The first two were offset printers and if you're printing (and selling) less than 2000 books, the per unit cost is WAY too high to do any real distribution.

But in the on-demand field...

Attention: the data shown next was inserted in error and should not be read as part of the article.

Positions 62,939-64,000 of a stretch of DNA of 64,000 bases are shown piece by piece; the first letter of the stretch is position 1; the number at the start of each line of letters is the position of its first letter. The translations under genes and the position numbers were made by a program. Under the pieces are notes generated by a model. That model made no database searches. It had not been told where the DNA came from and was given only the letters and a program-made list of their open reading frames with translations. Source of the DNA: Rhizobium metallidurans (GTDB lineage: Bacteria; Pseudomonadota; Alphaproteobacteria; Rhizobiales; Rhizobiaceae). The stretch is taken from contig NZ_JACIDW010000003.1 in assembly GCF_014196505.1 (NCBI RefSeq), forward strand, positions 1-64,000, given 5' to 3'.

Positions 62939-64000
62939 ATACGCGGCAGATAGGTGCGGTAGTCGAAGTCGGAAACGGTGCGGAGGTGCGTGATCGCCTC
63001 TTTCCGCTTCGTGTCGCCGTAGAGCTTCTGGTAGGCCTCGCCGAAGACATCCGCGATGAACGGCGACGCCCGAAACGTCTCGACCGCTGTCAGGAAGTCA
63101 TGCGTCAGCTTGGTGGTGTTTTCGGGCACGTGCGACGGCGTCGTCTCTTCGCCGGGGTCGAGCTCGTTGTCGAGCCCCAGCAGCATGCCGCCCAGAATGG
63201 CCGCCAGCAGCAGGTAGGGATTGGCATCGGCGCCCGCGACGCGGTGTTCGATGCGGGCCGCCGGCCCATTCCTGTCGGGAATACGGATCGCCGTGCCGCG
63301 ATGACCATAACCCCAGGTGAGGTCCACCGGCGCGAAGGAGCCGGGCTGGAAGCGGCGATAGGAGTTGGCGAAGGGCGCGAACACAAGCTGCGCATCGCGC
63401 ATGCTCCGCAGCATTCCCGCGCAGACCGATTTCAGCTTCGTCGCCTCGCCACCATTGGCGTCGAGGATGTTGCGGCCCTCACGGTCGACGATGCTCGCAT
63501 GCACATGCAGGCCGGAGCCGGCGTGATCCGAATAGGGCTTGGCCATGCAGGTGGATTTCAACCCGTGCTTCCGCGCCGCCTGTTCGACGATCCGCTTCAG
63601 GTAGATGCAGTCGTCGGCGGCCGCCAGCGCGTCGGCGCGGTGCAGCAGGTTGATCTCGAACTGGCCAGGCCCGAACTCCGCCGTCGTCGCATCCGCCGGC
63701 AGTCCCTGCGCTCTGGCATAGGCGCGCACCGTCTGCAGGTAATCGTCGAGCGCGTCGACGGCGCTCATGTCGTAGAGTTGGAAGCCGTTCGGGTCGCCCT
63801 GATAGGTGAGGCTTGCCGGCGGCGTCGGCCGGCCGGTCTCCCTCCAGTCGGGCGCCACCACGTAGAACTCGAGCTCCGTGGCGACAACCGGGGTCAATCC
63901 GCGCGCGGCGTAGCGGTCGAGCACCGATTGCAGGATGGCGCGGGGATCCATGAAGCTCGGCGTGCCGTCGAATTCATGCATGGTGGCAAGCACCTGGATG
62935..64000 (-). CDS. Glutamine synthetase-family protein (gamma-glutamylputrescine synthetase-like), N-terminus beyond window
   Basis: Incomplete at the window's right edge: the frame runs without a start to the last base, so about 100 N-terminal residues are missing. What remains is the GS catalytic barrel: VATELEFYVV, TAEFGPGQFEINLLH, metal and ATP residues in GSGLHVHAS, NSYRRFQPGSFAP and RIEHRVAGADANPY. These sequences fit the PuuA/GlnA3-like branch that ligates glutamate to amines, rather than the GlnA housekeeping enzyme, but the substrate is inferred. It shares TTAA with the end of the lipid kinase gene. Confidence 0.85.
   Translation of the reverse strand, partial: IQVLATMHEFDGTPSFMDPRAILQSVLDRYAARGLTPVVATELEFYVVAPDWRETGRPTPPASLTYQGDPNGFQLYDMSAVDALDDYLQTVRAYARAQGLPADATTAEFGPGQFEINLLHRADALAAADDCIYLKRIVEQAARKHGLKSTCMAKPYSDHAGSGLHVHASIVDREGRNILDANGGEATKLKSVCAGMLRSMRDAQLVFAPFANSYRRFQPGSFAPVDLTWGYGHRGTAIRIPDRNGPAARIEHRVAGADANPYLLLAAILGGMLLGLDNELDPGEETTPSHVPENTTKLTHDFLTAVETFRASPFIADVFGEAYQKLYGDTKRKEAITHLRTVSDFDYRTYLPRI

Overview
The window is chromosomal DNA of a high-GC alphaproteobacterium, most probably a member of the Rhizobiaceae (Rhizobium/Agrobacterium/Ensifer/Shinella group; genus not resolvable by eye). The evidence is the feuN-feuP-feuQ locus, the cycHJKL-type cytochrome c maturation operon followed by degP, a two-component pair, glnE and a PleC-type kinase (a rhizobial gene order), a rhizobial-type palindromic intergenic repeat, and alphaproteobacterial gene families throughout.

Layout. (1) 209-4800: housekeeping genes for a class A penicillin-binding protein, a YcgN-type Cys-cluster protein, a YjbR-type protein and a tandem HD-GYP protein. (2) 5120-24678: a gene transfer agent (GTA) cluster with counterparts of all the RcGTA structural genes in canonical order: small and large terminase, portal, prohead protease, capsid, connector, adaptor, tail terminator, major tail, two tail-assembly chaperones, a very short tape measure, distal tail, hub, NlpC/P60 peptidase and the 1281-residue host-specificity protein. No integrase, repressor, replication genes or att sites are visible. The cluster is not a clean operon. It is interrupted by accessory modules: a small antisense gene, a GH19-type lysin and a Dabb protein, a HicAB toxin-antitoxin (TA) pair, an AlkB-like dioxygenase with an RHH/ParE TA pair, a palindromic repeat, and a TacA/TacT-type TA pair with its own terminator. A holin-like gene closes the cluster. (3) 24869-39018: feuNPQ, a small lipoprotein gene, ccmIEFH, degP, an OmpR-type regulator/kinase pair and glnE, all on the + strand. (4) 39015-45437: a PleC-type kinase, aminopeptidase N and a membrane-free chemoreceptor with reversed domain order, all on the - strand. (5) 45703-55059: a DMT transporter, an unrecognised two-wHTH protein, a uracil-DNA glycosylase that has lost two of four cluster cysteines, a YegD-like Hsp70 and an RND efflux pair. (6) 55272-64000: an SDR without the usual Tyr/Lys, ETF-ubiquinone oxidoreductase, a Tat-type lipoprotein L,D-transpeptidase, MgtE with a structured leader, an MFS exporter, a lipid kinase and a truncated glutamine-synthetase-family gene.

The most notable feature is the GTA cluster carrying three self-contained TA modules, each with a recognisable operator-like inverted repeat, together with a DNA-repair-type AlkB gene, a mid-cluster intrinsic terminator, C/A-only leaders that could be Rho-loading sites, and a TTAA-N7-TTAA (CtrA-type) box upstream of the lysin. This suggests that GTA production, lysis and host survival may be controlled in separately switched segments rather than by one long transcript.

COMIXPRESS: I've heard stories of bad customer service, but I haven't had any customer service complaints (barring that stint in 05 when they went dead for 8 months because they were so back logged... being why I had to print with Prenney). The guys at Comixpress have worked with us to get us our books on time each time. I do make sure to email them before I make my order and double check that I can get my book in time (and I also email during the process again to ensure on-time delivery, but anyone who simply sends files to a printer and then just sits on their thumbs kinda deserves to be pushed to the back of the que - squeaky wheel and all). With quality control issues, I sent a book up to Comixpress with the wrong, low rez files, and they emailed me asking me about it. I realized the mistake and was able to change out the files. I will say that QC is as much the publisher's (your) responsibility as it is the printer's. GET A PROOF!! Their color reproduction on my covers (my interiors are black and white), I would put at #2, but some of my studio mates rank them as #1. Their interiors are clean and crisp. I like the way they turned out. The blacks are rather shiny, but digital printers have this effect. Their turn around time sucks if you've got a tight deadline. But if you're planning at least 2 months in advance (and kinda stay on your contact there), there shouldn't be any problems. I had them running late on a book that was submitted 2 months early, and they made sure to overnight me my books. Their store is great in user friendliness, but I have historically had to wait at least 2 MORE months to have my books show up in it after I've been delivered my books. You have to stay on them to make sure that, if you're doing multiple books, they ALL show up under your publishing company. Their perfect binding is GREAT as well though I've had reports of ONE book (of a 300 print run) breaking and falling apart. Said book was opened regularly to that person's story that was included in that anthology so I'll not hold that against Comixpress.